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Alice Through the Looking Glass

There is no magic, no wonder, just junk rehashed from a movie that was itself a rehash of Lewis Carroll, tricked out with physically unpersuasive…

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Of Men and War

Bécue-Renard brings his own brutality to the topic of PTSD, by putting us at odds with feeling his subjects' pain, or only studying it.

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Ballad of Narayama

"The Ballad of Narayama" is a Japanese film of great beauty and elegant artifice, telling a story of startling cruelty. What a space it opens…

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Monsieur Hire

Patrice Leconte's "Monsieur Hire" is a tragedy about loneliness and erotomania, told about two solitary people who have nothing else in common. It involves a…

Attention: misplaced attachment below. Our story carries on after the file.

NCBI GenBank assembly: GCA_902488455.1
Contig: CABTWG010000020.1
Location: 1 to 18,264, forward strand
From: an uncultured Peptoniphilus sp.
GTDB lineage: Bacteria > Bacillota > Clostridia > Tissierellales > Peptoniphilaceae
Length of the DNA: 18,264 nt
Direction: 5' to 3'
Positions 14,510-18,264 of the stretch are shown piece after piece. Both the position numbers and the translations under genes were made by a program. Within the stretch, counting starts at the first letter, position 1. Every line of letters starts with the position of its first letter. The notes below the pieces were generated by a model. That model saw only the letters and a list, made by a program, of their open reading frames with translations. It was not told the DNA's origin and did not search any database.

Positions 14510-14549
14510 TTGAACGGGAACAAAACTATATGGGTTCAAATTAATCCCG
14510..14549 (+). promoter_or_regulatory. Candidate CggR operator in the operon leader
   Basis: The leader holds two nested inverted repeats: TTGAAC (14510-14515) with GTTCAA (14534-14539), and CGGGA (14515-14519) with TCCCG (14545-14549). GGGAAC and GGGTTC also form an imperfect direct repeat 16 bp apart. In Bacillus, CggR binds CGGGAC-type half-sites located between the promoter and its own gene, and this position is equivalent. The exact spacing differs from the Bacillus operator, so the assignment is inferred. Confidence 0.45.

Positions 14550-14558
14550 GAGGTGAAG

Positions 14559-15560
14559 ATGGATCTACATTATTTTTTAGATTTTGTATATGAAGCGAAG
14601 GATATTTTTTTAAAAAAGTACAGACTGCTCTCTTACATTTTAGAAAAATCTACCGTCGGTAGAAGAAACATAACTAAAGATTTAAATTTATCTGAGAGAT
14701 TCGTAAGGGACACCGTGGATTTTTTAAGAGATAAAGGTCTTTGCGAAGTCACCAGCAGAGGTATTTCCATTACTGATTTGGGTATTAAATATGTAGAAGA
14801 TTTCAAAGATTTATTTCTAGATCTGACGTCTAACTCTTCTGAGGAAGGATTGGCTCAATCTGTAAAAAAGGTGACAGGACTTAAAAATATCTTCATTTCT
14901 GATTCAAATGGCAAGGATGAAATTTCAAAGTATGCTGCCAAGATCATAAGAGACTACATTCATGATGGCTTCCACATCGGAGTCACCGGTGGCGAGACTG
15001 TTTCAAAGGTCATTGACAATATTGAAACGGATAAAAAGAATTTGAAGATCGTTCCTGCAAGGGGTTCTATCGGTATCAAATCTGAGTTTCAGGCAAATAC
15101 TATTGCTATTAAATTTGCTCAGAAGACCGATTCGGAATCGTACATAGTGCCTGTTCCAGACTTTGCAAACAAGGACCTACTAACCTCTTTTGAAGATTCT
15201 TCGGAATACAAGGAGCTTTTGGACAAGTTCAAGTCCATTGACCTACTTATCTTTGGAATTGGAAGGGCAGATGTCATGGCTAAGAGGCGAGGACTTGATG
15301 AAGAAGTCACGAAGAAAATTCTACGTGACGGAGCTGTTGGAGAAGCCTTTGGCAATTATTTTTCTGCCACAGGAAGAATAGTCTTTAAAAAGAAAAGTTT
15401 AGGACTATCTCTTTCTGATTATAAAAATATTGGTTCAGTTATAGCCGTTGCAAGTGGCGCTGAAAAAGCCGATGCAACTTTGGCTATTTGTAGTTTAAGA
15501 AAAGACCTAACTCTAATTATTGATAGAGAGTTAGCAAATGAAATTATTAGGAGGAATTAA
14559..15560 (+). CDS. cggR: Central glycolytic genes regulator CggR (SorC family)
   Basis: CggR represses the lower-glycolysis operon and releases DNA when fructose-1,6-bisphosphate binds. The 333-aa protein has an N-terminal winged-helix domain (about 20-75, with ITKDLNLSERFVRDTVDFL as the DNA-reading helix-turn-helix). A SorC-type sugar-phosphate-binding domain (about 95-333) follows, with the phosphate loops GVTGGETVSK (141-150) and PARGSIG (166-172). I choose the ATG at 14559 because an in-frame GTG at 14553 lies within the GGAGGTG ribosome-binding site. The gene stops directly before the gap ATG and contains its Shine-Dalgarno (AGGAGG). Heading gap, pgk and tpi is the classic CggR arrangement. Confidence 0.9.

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Cannes Flashback: David Lynch Gives Filmgoers All They Can Handle

Selections from Roger Ebert's Cannes coverage...

Flashback #2: David Lynch Gives Filmgoers All They Can Handle

Roger Ebert remained perplexed and frustrated by the work of David Lynch until he awarded four stars to the director's later efforts, 1999's "The Straight Story" and 2001's "Mulholland Dr." In this selection from the 1990 Cannes Film Festival, Roger shares in the smattering of boos that accompanied the jury's controversial decision to award the Palme d'Or to Lynch's "Wild at Heart," a film that most certainly lives up to its title. The critic seems especially perturbed by how Lynch's apparent "originality" is derivative of Roger's own work, claiming that the film was "inspired by such Russ Meyer films as 'Faster Pussycat! Kill! Kill!,' 'Super Vixens,' 'Cherry, Harry and Raquel,' and, yes, 'Beyond the Valley of the Dolls,' for which I wrote the screenplay." Regardless of one's opinion regarding Lynch's work, there's no denying this is a great piece of exasperated commentary.

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